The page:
a) Well, an overall conglomeration of what I've gleaned throughout my life is my most trusted source, for better or for worse. But my favorite MBTI type description and so far the most relatable for me is: ENTP: A Jungian Cognitive Function Analysis By SimulatedWorld "ENTP: A Jungian Cognitive Function Analysis By SimulatedWorld". The most relatable enneagram type description for me is: Enneagram Type 6 Profile "Enneagram Type 6 Profile ... Posted with permission from Ocean Moonshine".

    Here's SimulatedWorld's ENFP profile. Maybe you've read it before / maybe it applies to you as well as the ENTP one does to me / maybe it doesn't: ENFP: A Jungian Cognitive Function Analysis By SimulatedWorld

    Here's Ocean Moonshine's Enneagram 9 profile; maybe you find it insightful: Type 9 Enneagram Profile

    b) I'm always trying to understand the world through MBTI, probably because that's a big part of what I was raised on. But I don't actually think it has helped my life. I think I overthink things, and MBTI is a major tool that I keep coming back to that facilitates the same overthinking.

    I do find utility in the functions such as Ti/Te/Ni/Ne/Si/etc. in that I can associate different frames of mind with some of them and specifically try to practice at one or another, like you were talking about in the "Capitalizing on your type's strengths" thread, and see if I can improve at using them. Also, Ti/Te: I don't know what function is used to plan things out in detail in advance, make to-do lists, and that kind of thing, but perhaps Ti. It's not only easier to use whatever that function is, but it's also easier to work in a Te action mode if I've mysteriously, magically popped into get-it-done mode than it is DELIBERATELY to get into Te mode from physically-passive-planning-mode (Ti?). I mean, it's harder to switch intentionally from one to the other than it is just to find myself in one or the other with no apparent choice of when it happens. That makes it difficult to follow through even on well-thought-out, detailed plans. They're just two totally different frames of mind. Distinguishing between them in terms of type functions frames the dichotomy in a particular perspective... but whether that perspective actually helps me switch between those modes at will, I really can't be sure. Maybe it doesn't help at all. Maybe it's just another way of overthinking, and maybe it's a stumbling block to a freer flow of "the almost automatic usage of your functions" as you put it in the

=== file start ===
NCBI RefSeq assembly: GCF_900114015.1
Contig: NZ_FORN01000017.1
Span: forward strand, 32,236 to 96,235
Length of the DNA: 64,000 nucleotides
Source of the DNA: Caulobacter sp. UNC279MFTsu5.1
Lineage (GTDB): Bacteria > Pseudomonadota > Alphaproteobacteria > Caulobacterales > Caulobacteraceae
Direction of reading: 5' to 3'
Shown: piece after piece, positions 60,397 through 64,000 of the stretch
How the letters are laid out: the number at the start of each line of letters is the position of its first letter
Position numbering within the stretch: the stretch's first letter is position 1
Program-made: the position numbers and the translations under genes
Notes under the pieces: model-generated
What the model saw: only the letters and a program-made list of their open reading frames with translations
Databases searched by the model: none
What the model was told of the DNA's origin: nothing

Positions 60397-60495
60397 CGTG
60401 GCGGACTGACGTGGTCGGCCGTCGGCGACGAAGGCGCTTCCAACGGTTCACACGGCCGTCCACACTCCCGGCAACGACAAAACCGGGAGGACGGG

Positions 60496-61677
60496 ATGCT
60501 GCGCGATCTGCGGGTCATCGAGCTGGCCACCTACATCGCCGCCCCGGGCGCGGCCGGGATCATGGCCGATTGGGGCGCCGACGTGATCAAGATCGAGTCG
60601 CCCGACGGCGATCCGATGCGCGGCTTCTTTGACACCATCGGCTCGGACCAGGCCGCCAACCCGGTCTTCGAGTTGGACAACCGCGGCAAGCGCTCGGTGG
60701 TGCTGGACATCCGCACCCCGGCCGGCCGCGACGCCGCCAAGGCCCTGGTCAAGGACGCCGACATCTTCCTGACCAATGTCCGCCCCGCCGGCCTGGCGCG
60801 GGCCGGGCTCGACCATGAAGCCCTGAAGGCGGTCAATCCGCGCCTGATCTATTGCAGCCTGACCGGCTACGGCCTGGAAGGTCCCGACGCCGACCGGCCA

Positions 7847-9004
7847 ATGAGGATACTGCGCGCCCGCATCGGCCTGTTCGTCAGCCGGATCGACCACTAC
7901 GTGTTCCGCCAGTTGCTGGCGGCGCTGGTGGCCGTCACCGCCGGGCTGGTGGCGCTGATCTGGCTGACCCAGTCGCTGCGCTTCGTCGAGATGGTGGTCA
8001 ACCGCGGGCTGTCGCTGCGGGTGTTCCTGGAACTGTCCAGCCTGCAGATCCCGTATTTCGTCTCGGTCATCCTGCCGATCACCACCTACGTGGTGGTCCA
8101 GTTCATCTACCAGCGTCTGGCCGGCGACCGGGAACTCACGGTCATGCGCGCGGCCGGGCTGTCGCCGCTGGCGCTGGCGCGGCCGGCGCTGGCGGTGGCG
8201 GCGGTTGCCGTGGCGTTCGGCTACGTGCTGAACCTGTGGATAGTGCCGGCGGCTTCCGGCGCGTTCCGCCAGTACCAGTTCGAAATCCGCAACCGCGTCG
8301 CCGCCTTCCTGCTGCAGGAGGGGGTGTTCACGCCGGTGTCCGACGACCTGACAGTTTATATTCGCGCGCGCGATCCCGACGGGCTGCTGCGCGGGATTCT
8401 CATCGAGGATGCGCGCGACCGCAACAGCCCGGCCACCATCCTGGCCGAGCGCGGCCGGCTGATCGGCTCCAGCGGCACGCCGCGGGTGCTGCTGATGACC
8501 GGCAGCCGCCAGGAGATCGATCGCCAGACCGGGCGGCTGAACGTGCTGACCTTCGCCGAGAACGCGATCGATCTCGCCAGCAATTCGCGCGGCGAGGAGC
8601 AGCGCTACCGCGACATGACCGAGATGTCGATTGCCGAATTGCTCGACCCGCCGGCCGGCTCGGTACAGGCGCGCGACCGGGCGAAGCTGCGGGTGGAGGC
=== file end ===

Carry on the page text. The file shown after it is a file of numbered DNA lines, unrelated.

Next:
"Capitalizing on your type's strengths" thread. But maybe there is utility in it, because then I can know that if I practice small ways of jumping between modes of thinking, I can strengthen that skill and become more versatile with better control over the timing. That would be my primary example, because that's a major chronic dilemma for me--popping between envisioning mode and enacting mode.

    I'd like to have more essential and helpful insight for both this thread and your "Capitalizing on your type's strengths" thread. They're good topics. Maybe I'll think of more, or someone will.